Comments

20jayhawk05 10 years, 3 months ago

So here is this guy Scott, training like a mad man in Anchutz Pavilion a couple years back. A 6 or 7 time All American and two time national champion and NCAA record holder doing wind sprints at the same time as a football practice is going on outside. He stops to catch his breath at the open doors at the south end of the pavilion and is trying to cool down, when one of the football guys runs over to him. Scott thinks he might be making small talk or something.... right. The guy says to him "You can't stand here- you can see our practice". Scott looks at him like he is totally joking, and he is like "no seriously, if you stand here, your back needs to be to the south".LOLOLOL, As soon as Scott graduated, our athletic department pretty much forgot who he was. Like Scott is going to watch the practice and then go call up Gary Pinkel and tell him what we're doing. Best of luck in Beijing, Scotty. Make that dream a reality!

Ryan Wood 10 years, 3 months ago

Great story. Scott is one of the nicest guys you'll ever meet, and I'm glad good things happen to good people.And for some sick reason, I believe every single word of what 20 wrote.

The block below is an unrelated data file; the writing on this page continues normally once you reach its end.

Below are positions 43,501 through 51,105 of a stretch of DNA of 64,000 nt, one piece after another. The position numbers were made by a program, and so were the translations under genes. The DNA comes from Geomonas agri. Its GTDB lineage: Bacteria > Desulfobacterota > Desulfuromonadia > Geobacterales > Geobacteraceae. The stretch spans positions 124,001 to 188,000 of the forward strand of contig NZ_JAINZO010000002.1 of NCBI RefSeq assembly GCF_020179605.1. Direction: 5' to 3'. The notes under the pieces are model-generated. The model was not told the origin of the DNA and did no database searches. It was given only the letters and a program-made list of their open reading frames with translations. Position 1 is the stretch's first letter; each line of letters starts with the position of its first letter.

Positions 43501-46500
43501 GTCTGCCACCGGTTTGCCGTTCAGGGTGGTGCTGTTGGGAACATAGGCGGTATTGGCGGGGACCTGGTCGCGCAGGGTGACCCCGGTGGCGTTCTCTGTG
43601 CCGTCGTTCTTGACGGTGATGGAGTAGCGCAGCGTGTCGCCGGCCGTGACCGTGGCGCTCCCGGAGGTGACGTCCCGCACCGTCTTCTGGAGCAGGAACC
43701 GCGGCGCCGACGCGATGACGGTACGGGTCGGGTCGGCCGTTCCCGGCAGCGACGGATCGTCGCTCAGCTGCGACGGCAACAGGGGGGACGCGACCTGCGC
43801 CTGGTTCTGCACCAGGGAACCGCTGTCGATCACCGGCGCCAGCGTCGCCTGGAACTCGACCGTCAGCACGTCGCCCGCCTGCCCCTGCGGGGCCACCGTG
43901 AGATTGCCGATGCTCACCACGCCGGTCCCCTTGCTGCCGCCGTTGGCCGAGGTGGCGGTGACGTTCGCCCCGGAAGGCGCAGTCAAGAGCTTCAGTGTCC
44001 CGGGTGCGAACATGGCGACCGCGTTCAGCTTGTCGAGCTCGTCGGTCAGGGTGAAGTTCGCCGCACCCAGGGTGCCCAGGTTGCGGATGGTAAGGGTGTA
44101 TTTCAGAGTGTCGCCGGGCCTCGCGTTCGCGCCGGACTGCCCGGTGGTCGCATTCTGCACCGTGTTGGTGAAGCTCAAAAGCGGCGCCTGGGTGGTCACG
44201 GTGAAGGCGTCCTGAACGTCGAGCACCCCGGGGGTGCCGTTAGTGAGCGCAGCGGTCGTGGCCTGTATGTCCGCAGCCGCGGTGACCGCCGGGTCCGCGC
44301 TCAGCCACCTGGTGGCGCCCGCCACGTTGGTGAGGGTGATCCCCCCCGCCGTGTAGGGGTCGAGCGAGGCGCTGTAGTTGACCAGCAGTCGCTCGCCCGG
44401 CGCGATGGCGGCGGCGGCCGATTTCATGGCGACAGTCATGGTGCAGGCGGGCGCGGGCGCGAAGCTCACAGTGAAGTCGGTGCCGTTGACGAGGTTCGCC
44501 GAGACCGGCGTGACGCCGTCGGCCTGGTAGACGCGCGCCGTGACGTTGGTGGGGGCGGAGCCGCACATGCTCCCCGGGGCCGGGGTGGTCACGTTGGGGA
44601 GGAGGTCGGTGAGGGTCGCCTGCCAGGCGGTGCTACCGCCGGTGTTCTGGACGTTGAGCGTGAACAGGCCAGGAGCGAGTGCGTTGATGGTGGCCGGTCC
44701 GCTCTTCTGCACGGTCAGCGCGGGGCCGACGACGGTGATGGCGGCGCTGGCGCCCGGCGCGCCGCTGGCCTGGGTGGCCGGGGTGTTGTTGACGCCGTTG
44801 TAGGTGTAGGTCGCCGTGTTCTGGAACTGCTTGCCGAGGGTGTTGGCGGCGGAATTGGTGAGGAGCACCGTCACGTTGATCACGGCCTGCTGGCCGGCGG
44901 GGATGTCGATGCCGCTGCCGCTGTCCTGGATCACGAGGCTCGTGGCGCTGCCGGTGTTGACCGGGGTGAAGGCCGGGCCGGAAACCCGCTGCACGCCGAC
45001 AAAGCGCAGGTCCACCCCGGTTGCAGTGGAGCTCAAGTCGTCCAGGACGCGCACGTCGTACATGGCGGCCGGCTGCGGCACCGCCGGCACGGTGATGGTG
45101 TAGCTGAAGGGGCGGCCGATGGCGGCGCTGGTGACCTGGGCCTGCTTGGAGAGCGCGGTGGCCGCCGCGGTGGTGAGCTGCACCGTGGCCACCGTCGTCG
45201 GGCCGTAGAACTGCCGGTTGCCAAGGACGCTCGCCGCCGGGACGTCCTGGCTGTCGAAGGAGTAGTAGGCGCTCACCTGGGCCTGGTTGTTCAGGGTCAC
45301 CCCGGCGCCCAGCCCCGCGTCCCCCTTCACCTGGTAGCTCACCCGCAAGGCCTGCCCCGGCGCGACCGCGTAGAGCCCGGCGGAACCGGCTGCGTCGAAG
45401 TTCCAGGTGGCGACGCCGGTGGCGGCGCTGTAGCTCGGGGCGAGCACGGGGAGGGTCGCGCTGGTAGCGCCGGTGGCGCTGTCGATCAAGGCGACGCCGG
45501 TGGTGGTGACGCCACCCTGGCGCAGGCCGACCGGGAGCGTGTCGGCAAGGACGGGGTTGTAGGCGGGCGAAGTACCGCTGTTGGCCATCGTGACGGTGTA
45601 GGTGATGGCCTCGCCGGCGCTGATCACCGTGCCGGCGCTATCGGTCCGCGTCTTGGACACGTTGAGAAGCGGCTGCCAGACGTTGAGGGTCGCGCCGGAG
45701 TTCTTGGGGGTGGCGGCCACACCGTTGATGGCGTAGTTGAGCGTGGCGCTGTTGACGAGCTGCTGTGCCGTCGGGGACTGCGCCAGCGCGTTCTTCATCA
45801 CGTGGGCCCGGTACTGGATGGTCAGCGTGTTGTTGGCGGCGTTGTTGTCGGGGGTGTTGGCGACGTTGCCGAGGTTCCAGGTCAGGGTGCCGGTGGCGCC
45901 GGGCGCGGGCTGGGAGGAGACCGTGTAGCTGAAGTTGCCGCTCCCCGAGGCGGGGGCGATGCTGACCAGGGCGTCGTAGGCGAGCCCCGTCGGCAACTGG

walkdog262 10 years, 3 months ago

Scott, keep representin' Oliver Hall '97-'98!

5DecadeHawk 10 years, 3 months ago

Are you saying that Bill Self can sleep comfortably knowing that Scott Russell is in Bejing right now?He cannot spy on KU's opening basketball practices preparing for their Canada trip?LOL

20jayhawk05 10 years, 3 months ago

I guarantee 100% the story is true. Joe Vaughn was the guy who told him to "keep his back to the practice field"- and thats not a slight at Joe, he even told Scott later how bad he felt doing it.We now know the athletic department isn't allowing the FB team to tell people to leave.But Anchutz on a hot day when no AC is on is nasty, and you're telling the guy to FACE to heat in between doing multiple sets of repeat 100s.Anyway, like I said, Scott's about as die hard a Jayhawk there is, and the incident didn't make him less of one, but its just telling that a guy can bust his butt for 5 years, win multiple NCAA championships break an NCAA record, and be told he'd have to leave Anchutz if he looked in the wrong freakin direction.

teejhawk00 10 years, 3 months ago

There is absolutely nothing wrong with what was asked by the football staff member (if it was true, and it very easily could of been). Rules are rules, and as a student I was asked to leave a mens basketball practice while observing during one afternoon by one of Coach Williams managers. If a coach doesn't want someone to watch, then they should be asked to leave, whether it is me, Scott Russell, or some other interested party.